CHICAGO (WLS) -- Before the winter of 2013, most Americans had never heard the term "polar vortex." A scant year later, the imminent arrival of the weather pattern that bedeviled Chicago, and most of North America, is being tracked closely by the National Weather Service.
The NWS says temperatures beginning next Tuesday should dive roughly 20 degrees below normal, with a solid likelihood of lake effect snow as cold arctic air picks up relatively warm water from the Great Lakes. That means mid-November will feel more like Christmas.
NWS meteorologist Ricky Castro says it's important to not get hung up on the "polar vortex" itself, as it is not a storm but an atmospheric feature; a mass of cold air spinning counter clockwise above the North Pole.
"It's something that's there that can get involved in our weather patterns, and result in a blast of arctic air," Castro explains.
ABC 7 meteorologist Jerry Taft says the unseasonably cold weather is expected to last a few days before returning to normal autumn temperatures.
City, suburbs prepare for first signs of winter
In Naperville, 300,000 lights illuminated the city Friday night in a display of holiday warmth ahead of next week's bitter blast.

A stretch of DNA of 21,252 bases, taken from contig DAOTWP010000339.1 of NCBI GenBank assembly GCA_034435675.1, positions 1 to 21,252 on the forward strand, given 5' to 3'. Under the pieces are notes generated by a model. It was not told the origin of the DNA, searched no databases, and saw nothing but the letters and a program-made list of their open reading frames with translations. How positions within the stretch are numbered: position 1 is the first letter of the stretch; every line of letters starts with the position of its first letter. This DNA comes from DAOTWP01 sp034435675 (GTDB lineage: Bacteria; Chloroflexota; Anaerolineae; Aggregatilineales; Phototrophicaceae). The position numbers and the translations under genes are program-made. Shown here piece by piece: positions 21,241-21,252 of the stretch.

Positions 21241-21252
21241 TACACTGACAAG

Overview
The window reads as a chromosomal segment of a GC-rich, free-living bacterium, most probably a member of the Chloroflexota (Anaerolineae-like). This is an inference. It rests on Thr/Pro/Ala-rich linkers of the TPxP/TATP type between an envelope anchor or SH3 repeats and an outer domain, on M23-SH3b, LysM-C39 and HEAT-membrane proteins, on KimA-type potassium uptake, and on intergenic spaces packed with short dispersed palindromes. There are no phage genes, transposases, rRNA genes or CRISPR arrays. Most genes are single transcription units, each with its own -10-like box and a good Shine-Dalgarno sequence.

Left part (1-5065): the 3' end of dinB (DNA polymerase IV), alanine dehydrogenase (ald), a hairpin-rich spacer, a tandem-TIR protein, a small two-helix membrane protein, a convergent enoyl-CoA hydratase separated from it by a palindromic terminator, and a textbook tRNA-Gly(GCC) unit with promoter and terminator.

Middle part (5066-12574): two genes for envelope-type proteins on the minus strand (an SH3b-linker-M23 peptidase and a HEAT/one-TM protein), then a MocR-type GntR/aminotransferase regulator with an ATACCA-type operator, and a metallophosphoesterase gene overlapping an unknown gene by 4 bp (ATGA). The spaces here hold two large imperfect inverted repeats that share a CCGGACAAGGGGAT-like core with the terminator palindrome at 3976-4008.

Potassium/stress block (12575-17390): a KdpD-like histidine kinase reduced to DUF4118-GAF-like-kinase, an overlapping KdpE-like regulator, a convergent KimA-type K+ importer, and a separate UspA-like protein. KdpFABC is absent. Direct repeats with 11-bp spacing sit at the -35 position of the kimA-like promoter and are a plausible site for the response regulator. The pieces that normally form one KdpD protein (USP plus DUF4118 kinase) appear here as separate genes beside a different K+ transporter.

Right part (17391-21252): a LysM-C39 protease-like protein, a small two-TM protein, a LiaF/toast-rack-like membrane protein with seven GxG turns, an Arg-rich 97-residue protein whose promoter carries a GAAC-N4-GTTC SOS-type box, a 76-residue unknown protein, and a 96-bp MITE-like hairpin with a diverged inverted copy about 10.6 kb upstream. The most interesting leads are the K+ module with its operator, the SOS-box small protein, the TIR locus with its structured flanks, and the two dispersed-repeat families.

"Way too soon. We should have at least five years without any sort of polar vortex," said Katie Cangemi.
Next week's polar vortex will be a kinder, gentler version of last winter's, but that's little consolation to many.
It's been one furnace check after another for Rick Droesch of Four Seasons Heating and Air Conditioning.
"It's been busy. Everybody getting their furnaces ready, sometimes firing them up and they don't work. A lot of preventative stuff," said Droesch. "People are definitely afraid of last year and what happened, you know. You don't want to get caught unprepared."
As Chicago prepares to usher in the holiday season, the official Christmas tree arrived Friday in Daley Plaza. But nature has its own delivery on the way.
"When it comes, it comes. There's nothing you can do about it, really. You just got to be prepared and make sure you've got a couple extra bucks in your pocket in case you get stranded somewhere," said Conner Moore.